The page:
Jessica Ellerm is a thought leader specializing in Small Business and the Gig Economy and is the CEO and Co-Founder of Zuper, a neowealth disruptor in Australia
All around the world, companies and their employees are adjusting to very different working conditions compared to those that existed pre COVID.
For institutions, adapting and surviving over the past 4 months and into the future has meant significant transformation at lightning speed. For some that has meant making productive ‘work from home’ actually work, be it swiftly getting on top of technical issues or implementing technology that helps line managers deal with the complexities of managing people from afar. For others, it has meant pivoting their business, laying off staff and completely rethinking revenue forecasts.
In this period of high uncertainty, contractors that can come in, do the job, then get off the payroll are attractive. Pair that with unemployment driving many into the gig economy, then you have the perfect storm for a swift and significant upheaval in how we typically think about employment and employers, what it looks like, and what benefits a workplace should provide its staff.
For years the gig economy has been a real double-edged sword for a worker. While it promises significant freedoms, it has typically eroded the benefits many would be able to access via their employer – health insurance, pensions to name two common ones.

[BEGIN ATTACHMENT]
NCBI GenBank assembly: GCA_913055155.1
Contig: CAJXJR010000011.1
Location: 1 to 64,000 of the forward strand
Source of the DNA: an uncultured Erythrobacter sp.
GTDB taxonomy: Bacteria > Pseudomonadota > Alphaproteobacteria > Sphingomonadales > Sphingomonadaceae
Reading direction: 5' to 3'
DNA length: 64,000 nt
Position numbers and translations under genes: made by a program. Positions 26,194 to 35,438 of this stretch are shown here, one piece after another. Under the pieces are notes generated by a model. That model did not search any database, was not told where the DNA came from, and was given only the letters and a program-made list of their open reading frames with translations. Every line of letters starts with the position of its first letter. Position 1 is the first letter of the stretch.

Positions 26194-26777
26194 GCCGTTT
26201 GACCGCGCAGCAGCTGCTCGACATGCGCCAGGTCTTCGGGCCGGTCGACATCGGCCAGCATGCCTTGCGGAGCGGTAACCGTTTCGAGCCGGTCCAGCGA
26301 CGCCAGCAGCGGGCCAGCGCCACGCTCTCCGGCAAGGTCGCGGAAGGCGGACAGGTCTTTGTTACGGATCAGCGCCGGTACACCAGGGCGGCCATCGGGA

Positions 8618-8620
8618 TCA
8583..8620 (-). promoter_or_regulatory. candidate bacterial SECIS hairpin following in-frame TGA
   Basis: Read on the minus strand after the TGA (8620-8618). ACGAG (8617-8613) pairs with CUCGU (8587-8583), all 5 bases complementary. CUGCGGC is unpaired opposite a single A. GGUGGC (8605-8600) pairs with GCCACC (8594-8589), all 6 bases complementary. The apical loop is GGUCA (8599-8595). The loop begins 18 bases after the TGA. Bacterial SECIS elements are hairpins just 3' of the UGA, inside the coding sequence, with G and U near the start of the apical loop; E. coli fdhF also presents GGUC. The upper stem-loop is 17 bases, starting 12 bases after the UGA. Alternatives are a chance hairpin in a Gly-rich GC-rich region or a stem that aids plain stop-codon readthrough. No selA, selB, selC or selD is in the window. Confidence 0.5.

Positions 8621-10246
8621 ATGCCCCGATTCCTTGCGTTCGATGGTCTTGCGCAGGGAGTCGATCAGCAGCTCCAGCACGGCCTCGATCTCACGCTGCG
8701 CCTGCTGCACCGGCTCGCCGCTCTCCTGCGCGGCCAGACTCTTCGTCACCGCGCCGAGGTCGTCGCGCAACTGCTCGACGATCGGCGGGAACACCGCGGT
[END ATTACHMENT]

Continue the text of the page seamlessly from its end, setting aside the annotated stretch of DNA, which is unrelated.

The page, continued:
Both health insurers and pension schemes, particularly in the states, rely on this employer/employee relationship to keep their funnels and inflows full. When that breaks, then there is the potential for systemic issues throughout the chain, through to end benefit providers.
This is why benefit platforms that act as intermediaries to employers need to rethink how they become an intermediary to the contracting sector more broadly.
UK startup Pirkx is doing exactly that, ensuring benefits on its platform are available to all ‘workers’ at a company, regardless of their contract status, however there is a vast ocean of opportunity here for startups looking to take advantage of this cultural shift.
More and more, individuals are being disconnected from traditional social groups, like workplaces. However there is always power in the group, and as humans, we instinctively understand this. This is a strong principle on which to build a compelling offering for a currently marginalised section of the workforce.
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